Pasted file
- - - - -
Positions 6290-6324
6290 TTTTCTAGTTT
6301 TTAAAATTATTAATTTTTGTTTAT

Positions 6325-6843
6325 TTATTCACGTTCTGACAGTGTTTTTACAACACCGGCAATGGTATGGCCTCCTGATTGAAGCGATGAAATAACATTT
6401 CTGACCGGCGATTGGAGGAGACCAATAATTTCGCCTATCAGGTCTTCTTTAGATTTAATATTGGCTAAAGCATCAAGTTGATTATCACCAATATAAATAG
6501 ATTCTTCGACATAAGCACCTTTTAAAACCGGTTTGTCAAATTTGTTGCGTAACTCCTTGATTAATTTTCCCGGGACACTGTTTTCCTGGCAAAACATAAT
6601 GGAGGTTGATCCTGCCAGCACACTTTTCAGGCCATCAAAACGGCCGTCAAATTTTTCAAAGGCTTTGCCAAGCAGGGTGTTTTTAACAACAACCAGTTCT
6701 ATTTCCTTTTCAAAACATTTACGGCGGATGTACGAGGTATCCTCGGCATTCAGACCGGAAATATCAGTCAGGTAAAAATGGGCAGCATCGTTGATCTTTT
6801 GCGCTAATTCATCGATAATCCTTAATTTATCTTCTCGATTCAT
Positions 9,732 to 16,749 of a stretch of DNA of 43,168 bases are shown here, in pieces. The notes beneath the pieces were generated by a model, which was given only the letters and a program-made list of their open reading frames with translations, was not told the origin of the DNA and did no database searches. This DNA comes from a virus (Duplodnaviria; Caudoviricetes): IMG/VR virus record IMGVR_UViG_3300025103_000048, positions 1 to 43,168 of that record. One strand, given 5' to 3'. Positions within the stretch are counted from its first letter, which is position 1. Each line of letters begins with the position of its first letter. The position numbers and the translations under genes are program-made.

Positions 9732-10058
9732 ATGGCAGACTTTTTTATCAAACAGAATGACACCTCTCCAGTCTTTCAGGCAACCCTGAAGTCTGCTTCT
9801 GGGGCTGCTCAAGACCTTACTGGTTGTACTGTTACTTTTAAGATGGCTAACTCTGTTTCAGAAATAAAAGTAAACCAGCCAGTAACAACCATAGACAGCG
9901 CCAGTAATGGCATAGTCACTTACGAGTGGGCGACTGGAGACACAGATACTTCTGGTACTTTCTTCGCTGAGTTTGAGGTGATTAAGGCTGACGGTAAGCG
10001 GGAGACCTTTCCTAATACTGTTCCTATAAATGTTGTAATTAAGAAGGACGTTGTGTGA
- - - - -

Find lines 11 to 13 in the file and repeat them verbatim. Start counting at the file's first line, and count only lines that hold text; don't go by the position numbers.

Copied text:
Positions 9,732 to 16,749 of a stretch of DNA of 43,168 bases are shown here, in pieces. The notes beneath the pieces were generated by a model, which was given only the letters and a program-made list of their open reading frames with translations, was not told the origin of the DNA and did no database searches. This DNA comes from a virus (Duplodnaviria; Caudoviricetes): IMG/VR virus record IMGVR_UViG_3300025103_000048, positions 1 to 43,168 of that record. One strand, given 5' to 3'. Positions within the stretch are counted from its first letter, which is position 1. Each line of letters begins with the position of its first letter. The position numbers and the translations under genes are program-made.

Positions 9732-10058
9732 ATGGCAGACTTTTTTATCAAACAGAATGACACCTCTCCAGTCTTTCAGGCAACCCTGAAGTCTGCTTCT